Showbie Launches iPad App, Bets On Tablets As Center of the Digital Classroom

Showbie, the Edmonton-based startup that’s providing a built-for-purpose Dropbox-style app for educators and students, today officially launched its iPad app. The app brings much of Showbie’s web functionality, including the ability to assign, collect and submit assignments for students and teachers to the iPad in a native app. The app features plenty of integration with other outside apps like Pages, GoodReader and Keynote to make it easy for students to hand in assignments, and is free for students and teachers.

“The initial product was really a website, as well as the capability to save your student work into an online folder that we host from a variety of iPad apps like Pages and Keynote,” CEO Colin Bramm said in an interview. “The missing piece that we found out about from our initial users that signed up was we found that where the product really resonated was in schools that are implementing the iPad with students.” Initially, the idea was to create a product with broad appeal, which is why the Showbie team focused on the web and the Dropbox-like approach, but Bramm said that that market was already decently covered, and the missing piece people were really looking for was an iPad-native solution.

“What we’ve realized is that our strategy was pretty good in that we released a minimum viable product, but by getting the feedback from our users right away, we realized we’ve got to change this right away,” he said. “We didn’t change the product so much, but we extended it so that we’re gaining speed into the iPad realm, and I think a lot of our updates going forward which are going to be really exciting for schools are going to be really centered on that type of school that’s implementing the iPad.”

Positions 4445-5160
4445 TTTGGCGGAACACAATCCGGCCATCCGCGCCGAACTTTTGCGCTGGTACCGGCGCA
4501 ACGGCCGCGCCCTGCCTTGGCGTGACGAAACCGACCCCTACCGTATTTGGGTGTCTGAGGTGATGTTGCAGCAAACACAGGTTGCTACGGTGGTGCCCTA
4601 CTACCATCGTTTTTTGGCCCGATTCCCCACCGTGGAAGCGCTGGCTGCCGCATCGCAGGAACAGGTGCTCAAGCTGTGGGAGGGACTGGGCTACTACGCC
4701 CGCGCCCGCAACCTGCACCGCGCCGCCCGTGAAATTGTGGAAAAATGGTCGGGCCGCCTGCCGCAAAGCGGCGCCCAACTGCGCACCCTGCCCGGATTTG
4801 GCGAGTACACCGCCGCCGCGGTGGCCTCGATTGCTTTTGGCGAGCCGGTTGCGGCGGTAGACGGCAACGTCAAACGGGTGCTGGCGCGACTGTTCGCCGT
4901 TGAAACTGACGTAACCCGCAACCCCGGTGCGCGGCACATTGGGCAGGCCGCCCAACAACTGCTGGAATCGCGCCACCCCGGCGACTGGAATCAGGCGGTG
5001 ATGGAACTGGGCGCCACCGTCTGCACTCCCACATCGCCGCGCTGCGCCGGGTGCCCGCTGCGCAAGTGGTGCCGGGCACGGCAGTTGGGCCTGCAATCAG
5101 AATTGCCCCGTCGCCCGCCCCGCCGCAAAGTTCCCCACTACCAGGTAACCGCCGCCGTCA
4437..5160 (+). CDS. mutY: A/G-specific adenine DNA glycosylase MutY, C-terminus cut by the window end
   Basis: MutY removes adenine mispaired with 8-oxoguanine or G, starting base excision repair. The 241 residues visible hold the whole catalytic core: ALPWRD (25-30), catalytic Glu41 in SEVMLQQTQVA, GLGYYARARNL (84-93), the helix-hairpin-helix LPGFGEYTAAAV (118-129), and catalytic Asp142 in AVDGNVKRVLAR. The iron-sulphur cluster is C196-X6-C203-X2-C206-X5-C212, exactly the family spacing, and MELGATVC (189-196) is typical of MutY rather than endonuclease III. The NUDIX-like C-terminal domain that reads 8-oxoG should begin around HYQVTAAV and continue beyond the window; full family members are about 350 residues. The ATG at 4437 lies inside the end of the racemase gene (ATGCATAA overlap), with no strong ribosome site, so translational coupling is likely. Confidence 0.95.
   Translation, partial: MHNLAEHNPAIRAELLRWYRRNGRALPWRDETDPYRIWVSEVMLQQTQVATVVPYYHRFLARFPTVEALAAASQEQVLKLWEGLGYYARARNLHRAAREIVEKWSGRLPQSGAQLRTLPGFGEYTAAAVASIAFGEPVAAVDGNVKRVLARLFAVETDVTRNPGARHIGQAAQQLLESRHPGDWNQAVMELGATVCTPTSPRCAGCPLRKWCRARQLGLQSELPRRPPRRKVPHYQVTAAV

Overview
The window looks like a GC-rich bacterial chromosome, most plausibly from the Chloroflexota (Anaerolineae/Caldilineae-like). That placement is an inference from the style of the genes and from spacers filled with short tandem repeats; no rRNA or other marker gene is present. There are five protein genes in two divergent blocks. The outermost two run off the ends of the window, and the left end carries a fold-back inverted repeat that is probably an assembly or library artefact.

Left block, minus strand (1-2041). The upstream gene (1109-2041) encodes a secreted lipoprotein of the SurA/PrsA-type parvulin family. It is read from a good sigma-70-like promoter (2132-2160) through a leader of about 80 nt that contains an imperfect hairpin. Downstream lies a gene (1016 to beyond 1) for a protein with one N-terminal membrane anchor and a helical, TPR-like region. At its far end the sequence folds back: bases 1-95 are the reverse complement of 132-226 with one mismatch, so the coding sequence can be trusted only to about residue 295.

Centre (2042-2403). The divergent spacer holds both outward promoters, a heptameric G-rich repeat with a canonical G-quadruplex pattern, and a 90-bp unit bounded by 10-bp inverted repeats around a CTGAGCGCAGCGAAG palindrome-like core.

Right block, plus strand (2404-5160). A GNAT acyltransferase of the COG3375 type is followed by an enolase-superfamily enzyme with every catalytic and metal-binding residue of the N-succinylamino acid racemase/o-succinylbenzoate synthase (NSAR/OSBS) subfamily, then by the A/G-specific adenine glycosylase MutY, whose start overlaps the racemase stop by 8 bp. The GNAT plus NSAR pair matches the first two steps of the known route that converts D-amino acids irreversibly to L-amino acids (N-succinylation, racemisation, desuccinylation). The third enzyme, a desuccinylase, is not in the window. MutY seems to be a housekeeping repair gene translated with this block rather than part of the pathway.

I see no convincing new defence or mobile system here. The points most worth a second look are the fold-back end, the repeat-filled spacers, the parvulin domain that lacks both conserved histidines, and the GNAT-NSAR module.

Bramm believes that because of the changing nature of education right now, especially in the U.S. where major school districts are moving towards significant iPad adoption, like San Diego Unified, which just announced that within a year every student in its system will have an iPad. While iPads may appear expensive at first glance for that kind of wide-scale rollout, in fact they can represent a significant savings vs. other types of materials and computing technology investment.

It’s early yet for Showbie, which launched in June, but already the startup has seen promising early traction. Already, through word-of-mouth marketing only, there are about 2,500 teachers using the product in over 500 schools worldwide, with Australia leading the pack, which Bramm expects will mean that Showbie will be used by around 40,000 students by the time fall rolls around. Showbie also has about 50 paid clients (it’s available either free or on a paid plan depending on organization needs), making for a respectable 10 percent conversion rate so far.

Bramm also believes that increasingly, students will use the iPad as a creation tool, tightening the loop for assignment fulfillment. “The immediate use for an iPad was to consume, that was the most obvious use, but more and more I just see that there’s awesome, new abilities to create different types of content,” he said. “A good example of this is in Showbie, you can record voice notes.” That’s useful for language teachers, Bramm says, and other features like access to the iPad camera will also make it easier for students to work directly in the Showbie app for a significant number of assignments.

Showbie started on the web, but early feedback has shown that more and more, users are looking at the iPad as the focal point of tomorrow’s digital classroom, and Bramm and team have responded accordingly. It’ll be interesting to watch as the product develops, with special attention paid to how various apps can work together to provide a comprehensive educational solution for both teachers and students.

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